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The khadin system is based on the principle of harvesting rainwater on farmland and subsequent use of this water-saturated land for crop production. Water catchment from july to oct Cultivation from oct to feb

Crops that grow Wheat Chana Tara meera Sarsoa


What are the advantages 1. it can make arid wasteland productive 2. though it is primary runoff agriculture, a lot of water gets stored on the land, partly going down deep, sideways 3. Depending upon the amount of rainfall and consequent runoff received during the monsoon, one or two crops are grown. There is 3-4 fold increase in agriculture production, in comparison with nonKhadin conditions depending upon rainfall quantity and distribution. This system assures the farmers of at least one crop even in very dry times. WINTER CROPS

Khadins also have created positive impact on the ecology of the region, effectively checking soil erosion and increasing vegetation cover.

Fruit and Vegetable Propagation

Food security is only a reality if the community is able to not only sustainably produce an adequate amount of food, but also an adequate level of nutrient-rich foods like fruits and vegetables. For most of the poor in the desert, the only fruits and vegetables available are wild greens and fruits gathered when the rains have been good. Mal-nutrition is endemic, especially in women and children. GRAVIS addresses this problem by assisting families to develop fruit orchards and encourages families to plant vegetable gardens. Beneficiaries are given a variety of fruit trees including: goonda (a citrus fruit), anwala (a citrus fruit), anaar (pomegranate), nimbu (lemon) and ber (desert plum), and are trained by GRAVIS on planting and care of the plants. The fruit trees are planted near the family's home so that women and children can easily tend and give domestic wastewater to the plants. To date, GRAVIS has helped in establishing a total of 1,522 fruit orchard gro forestry Farmers in the Thar Desert have traditionally protected trees such as the Khejri (Prosopis cineraria), Babul (Acacia tortilis), and Bordi (Zizyphus nummularia) that grow in their fields. These trees provide the land and the community with a number of direct benefits:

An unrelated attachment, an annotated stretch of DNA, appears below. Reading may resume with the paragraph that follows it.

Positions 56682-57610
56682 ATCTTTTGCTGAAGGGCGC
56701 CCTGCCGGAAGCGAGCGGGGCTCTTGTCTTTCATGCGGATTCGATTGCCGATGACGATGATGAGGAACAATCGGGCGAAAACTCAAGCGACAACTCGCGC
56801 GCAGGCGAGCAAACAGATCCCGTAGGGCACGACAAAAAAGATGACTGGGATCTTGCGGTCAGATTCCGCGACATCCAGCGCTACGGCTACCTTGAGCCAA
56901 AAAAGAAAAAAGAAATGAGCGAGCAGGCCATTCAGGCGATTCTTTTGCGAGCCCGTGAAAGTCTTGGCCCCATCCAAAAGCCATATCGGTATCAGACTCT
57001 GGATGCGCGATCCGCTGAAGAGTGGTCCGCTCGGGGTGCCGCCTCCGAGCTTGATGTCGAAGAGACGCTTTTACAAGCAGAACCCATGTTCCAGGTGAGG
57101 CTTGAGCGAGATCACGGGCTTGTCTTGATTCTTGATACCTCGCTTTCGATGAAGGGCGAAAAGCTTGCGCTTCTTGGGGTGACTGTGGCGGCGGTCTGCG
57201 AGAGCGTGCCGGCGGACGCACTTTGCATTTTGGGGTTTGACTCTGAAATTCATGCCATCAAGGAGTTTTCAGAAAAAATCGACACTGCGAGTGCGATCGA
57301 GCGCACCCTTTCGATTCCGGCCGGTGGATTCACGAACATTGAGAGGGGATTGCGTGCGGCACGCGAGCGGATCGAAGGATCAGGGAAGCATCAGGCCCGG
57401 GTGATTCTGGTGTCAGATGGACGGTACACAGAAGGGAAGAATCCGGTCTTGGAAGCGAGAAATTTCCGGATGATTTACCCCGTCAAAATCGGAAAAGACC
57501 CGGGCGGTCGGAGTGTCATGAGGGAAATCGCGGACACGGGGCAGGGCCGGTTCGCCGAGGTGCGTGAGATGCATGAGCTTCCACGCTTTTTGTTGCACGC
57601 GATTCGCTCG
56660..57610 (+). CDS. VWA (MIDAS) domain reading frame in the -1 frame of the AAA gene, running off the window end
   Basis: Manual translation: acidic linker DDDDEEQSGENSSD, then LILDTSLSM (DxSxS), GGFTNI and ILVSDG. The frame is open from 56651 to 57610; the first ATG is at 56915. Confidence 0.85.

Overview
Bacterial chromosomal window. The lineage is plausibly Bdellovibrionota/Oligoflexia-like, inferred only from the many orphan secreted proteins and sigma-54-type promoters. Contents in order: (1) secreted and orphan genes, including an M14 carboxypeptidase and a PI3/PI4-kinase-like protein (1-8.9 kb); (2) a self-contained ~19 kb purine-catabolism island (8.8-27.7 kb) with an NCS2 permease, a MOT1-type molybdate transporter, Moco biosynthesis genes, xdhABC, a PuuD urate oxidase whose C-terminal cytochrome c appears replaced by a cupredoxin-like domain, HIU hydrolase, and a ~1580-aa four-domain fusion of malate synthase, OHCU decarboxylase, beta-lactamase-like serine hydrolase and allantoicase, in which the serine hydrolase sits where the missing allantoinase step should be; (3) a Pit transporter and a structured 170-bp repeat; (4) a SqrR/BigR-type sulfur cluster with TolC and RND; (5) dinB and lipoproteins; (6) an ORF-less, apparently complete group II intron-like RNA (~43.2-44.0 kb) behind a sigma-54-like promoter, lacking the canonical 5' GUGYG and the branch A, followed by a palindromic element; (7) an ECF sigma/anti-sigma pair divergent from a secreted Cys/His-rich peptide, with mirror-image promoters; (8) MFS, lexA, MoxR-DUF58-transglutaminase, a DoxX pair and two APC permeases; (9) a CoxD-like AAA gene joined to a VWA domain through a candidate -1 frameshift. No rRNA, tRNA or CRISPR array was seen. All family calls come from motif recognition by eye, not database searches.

Protect the soil from erosion, Provide added nutrients to the soil Bring more rain to the region, Provide wood fuel for the cooking fires, and Provide fruit that can be consumed.

The practice of protecting these trees has been waning recently due to the increased population and more pressure to use as much of the little land a farmer has to produce crops. GRAVIS recognizes the great value of this practice, as it simultaneously improves the ecological condition of the desert region and the welfare of the community. GRAVIS promotes the protection and planting of select trees on agricultural lands.